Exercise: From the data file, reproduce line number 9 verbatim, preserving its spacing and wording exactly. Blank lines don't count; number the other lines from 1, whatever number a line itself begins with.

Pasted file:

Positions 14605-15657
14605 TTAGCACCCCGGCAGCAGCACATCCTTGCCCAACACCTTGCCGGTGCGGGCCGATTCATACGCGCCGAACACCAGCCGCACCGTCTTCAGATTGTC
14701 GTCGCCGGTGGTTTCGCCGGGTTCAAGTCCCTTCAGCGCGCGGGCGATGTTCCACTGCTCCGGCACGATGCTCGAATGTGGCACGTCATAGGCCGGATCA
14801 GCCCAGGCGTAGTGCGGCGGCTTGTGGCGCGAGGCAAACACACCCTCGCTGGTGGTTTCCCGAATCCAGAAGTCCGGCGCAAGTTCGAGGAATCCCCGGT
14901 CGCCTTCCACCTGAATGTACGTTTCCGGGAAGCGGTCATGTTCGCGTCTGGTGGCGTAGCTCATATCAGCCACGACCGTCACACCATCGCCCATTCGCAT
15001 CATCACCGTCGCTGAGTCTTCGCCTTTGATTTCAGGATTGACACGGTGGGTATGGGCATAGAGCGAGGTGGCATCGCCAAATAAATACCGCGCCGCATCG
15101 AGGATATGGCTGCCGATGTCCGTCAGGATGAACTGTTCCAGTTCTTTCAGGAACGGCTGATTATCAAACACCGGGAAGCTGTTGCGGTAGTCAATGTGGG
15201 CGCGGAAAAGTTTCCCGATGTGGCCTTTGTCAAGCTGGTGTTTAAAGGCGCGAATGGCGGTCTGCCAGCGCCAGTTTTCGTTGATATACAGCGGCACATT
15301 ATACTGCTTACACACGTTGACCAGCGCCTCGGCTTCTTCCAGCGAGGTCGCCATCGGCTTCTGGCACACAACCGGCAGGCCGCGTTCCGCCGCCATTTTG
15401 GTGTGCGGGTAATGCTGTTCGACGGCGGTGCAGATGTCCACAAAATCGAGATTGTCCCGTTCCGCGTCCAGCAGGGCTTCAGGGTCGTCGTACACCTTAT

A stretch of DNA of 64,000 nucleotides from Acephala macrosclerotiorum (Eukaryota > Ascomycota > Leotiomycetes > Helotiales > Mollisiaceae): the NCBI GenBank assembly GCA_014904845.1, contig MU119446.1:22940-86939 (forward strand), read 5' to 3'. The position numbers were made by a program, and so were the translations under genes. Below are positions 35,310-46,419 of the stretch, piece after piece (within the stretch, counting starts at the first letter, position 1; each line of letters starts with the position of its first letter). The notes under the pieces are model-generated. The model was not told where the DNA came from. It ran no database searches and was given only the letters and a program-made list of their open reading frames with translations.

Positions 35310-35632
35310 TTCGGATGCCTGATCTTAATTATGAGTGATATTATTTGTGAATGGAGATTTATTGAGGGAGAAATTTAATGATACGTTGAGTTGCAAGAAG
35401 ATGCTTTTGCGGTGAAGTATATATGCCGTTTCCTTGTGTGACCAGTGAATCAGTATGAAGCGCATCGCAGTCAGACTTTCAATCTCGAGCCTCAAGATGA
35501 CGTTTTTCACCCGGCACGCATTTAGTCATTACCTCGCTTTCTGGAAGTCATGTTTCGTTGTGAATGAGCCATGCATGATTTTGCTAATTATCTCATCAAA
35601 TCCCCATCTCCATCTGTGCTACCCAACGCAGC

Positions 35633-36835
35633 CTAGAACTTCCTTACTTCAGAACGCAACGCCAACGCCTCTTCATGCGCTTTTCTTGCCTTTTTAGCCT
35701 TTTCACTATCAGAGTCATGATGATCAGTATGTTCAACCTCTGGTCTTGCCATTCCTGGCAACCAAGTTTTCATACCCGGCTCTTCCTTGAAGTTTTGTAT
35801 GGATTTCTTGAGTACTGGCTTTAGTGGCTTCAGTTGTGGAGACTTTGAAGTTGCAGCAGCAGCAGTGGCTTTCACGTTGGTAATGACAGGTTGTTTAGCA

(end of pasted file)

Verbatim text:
15301 ATACTGCTTACACACGTTGACCAGCGCCTCGGCTTCTTCCAGCGAGGTCGCCATCGGCTTCTGGCACACAACCGGCAGGCCGCGTTCCGCCGCCATTTTG